Okay, first I should apologize. This blog was meant to be written and posted about five days ago, but I have had a very busy week of trying to wrap up the school year and polish off my reports, so everything other than those things and eating were pushed aside.
But now I have a few seconds, so here is Part 2:
Going to the McDonald’s drive-through is usually a painless process. Order, pay, get your food, and go. But leave it to me to screw it up. Nick and I went on a late-night run to get some fries and Happy Meals, and we managed to get through the order step without incident, but we got snagged at pay.
“Did she say pull up to first window?” I asked him, as I pulled the car up to window one.
“I thought she did.”
“Then where is the… person… that, you know, takes the money?”
We both peered into the empty booth.
“I don’t know,” he said. “Maybe she did say second window.”
We pulled ahead to the second window. I held my debit card out to the employee. She looked back at me like I was holding out a dead rat.
“Oh,” she said to me. “You were supposed to pay at the first window. Can you go back there?”
Nick and I laughed at each other. “Yeah, no problem,” I said. I put the car into reverse and glanced back in my mirror to see the glaring headlights of a monstrous pickup truck that had been jacked-up to the height of a flagpole. “Crap.”
“Okay,” I said to the disgusted girl, “should we just park and come in so I can pay in there?”
“Yeah, I guess that will work.”
We parked the car, popped out, and went into the McDonald’s. I waited for them to tell the cashiers at the front to run my order through. Instead, the girl from window two waved me over.
“I’m just going to get you to come back here with me to window one,” she said.
“Yeah,” she said. “Don’t steal anything.”
I followed the girl back behind the universally-acknowledged patron-employee demarcation line known as the “front counter.”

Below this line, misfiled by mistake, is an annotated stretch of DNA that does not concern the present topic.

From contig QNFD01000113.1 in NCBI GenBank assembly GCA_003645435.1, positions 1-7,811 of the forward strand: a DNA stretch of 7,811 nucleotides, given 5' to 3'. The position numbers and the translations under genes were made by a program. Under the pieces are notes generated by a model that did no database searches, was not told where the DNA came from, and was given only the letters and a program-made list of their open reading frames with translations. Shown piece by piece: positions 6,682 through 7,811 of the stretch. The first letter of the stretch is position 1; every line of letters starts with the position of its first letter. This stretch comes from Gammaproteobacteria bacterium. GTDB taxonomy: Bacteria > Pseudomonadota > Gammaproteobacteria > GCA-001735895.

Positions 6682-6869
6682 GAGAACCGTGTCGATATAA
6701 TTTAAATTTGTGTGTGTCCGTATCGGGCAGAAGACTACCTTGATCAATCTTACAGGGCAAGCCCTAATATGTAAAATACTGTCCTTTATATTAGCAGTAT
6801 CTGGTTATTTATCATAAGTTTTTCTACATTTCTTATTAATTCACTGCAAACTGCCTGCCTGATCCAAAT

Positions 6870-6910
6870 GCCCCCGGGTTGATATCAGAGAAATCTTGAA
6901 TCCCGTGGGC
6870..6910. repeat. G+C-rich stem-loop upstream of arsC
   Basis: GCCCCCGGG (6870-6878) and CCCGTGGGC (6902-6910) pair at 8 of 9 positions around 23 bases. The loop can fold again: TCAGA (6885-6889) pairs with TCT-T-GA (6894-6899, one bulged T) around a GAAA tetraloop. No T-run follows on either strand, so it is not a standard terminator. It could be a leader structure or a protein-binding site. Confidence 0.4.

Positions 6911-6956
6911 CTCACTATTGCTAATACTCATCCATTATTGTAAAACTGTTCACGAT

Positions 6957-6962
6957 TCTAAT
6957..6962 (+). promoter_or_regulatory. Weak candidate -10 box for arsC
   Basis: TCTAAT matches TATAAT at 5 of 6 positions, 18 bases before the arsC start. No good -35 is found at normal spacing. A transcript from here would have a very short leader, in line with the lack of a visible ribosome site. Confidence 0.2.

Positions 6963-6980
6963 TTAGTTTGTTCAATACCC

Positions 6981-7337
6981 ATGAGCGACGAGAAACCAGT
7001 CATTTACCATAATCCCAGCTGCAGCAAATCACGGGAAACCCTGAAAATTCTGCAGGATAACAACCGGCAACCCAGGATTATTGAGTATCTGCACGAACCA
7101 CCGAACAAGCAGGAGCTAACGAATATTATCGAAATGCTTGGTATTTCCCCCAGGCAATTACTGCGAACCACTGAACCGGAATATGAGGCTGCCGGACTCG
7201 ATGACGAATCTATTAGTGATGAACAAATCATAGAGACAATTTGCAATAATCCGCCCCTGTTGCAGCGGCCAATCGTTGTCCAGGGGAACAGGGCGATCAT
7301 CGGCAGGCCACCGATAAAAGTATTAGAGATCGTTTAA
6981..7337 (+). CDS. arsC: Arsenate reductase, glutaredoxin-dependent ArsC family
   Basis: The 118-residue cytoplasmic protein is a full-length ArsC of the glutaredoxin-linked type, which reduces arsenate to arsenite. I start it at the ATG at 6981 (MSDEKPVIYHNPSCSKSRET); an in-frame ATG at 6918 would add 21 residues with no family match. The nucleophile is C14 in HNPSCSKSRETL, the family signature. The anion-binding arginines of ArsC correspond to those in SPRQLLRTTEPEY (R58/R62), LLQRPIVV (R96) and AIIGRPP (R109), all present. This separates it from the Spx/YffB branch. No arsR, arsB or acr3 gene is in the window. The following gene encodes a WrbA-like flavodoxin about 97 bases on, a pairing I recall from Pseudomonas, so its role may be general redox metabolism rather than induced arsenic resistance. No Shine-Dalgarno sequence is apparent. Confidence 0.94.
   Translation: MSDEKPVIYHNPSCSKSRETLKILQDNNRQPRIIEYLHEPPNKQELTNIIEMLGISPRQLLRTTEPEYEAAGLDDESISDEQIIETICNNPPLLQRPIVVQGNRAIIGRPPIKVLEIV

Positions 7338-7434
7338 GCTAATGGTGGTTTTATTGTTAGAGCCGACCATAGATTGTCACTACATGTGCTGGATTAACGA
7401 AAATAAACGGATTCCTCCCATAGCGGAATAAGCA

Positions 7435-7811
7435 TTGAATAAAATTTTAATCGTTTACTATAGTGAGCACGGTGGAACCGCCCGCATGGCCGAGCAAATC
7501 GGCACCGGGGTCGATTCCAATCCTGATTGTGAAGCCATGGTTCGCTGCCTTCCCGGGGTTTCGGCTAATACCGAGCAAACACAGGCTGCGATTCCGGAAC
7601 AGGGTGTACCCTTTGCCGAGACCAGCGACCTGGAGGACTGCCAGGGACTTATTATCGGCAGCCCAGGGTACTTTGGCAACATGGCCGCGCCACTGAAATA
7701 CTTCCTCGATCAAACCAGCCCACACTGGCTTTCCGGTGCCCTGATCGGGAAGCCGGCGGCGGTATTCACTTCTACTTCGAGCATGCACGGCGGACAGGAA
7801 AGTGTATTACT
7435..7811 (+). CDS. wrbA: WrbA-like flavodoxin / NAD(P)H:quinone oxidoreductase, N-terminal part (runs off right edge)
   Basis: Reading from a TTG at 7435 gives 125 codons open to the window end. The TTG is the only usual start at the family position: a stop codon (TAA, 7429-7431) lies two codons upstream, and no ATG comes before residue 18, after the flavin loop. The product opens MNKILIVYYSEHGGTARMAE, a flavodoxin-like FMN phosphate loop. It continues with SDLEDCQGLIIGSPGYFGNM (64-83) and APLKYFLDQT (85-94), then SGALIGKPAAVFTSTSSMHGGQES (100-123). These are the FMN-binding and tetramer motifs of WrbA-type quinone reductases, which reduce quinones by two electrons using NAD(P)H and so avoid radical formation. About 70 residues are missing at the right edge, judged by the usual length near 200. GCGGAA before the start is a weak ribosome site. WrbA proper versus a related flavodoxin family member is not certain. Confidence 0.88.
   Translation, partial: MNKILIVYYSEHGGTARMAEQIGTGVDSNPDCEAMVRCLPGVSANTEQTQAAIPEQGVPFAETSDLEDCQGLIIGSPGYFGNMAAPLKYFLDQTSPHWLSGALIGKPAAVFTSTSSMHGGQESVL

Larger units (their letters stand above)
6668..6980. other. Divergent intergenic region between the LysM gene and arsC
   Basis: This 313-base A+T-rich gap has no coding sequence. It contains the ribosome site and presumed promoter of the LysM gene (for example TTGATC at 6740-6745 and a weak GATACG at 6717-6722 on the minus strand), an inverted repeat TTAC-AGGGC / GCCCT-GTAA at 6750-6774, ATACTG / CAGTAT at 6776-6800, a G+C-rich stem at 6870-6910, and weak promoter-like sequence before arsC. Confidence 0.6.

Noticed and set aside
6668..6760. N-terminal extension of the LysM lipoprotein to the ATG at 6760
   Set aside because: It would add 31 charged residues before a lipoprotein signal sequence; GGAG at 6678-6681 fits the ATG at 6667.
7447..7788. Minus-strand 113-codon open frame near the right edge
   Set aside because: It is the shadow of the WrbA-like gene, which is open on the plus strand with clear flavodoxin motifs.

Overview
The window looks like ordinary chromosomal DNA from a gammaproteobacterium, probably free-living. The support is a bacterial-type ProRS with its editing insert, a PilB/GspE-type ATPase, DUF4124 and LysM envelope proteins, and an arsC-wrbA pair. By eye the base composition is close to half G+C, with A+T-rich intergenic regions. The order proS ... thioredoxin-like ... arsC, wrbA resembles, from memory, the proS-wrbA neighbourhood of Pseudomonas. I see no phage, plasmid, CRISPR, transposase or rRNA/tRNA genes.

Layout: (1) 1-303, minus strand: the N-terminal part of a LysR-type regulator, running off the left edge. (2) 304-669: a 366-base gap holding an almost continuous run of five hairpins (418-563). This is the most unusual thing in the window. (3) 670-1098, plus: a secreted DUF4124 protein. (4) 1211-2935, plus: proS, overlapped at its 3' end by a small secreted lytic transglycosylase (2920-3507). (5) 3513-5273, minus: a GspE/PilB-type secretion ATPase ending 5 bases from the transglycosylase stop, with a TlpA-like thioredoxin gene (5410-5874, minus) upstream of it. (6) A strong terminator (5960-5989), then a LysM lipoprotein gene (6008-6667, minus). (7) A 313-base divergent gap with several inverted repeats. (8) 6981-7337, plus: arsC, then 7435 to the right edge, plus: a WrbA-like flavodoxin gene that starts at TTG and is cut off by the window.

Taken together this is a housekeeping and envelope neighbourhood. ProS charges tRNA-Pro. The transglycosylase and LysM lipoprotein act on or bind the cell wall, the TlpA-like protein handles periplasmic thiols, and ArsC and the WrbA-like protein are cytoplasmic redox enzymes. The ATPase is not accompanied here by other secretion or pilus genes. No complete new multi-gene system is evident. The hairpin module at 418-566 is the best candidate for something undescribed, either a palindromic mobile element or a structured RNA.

The girl led me back into the bowels of the McDonald’s to the tiny, cramped space where the previously missing girl from window one normally managed the transactions. There I paid for my order, waited awkwardly in the postage-stamp-sized space for a few seconds for the order to go through, and then led myself back out to the front to wait for my food.
At that point I realized that I could not find my keys.
“Do you have my car keys?” I asked Nick.
“No. Did you give them to me?”
“I don’t think so. But I don’t have them. One second.”
I ran outside, vaulted the barrier to the drive-through lane, and ran to my empty and still running car in the parking lot. Had I been driving anything the slightest-bit worthy of theft, I would have been looking at an empty space instead, but the family vehicle is about as desirable as my debit card was to the girl at window two.
I turned off the car, grabbed my keys, and went back inside.
Nick was interrogating another employee about the food that she was running out to the waiting cars that had spilled over from the drive-through. (I tried to ignore the nagging sense that the backup was caused by people that that didn’t think to wait at window one.)
“What’s in that bag,” he was saying to her, “because I think that it might be our order.”
“Um, I don’t know. There is a Big Mac in here with no onions. Is that yours?”
Nick looked at me for confirmation. I shook my head.
Five minutes later, we were headed back to the car with our order finally in hand. I went to unlock the car only to find that it was already and unlocked. Also, the driver’s door was slightly ajar. Had there been anything worth stealing, it would have been gone, but no one was tempted in by my collection of old coffee lids and gas receipts.
“Where are my fries?” Erin asked as we passed the food out at home.
I had no answer for her.
Next: Adventures in Goderich Part 3: Culbert’s Bakery, Sand, Sun, and Parties Full of Donuts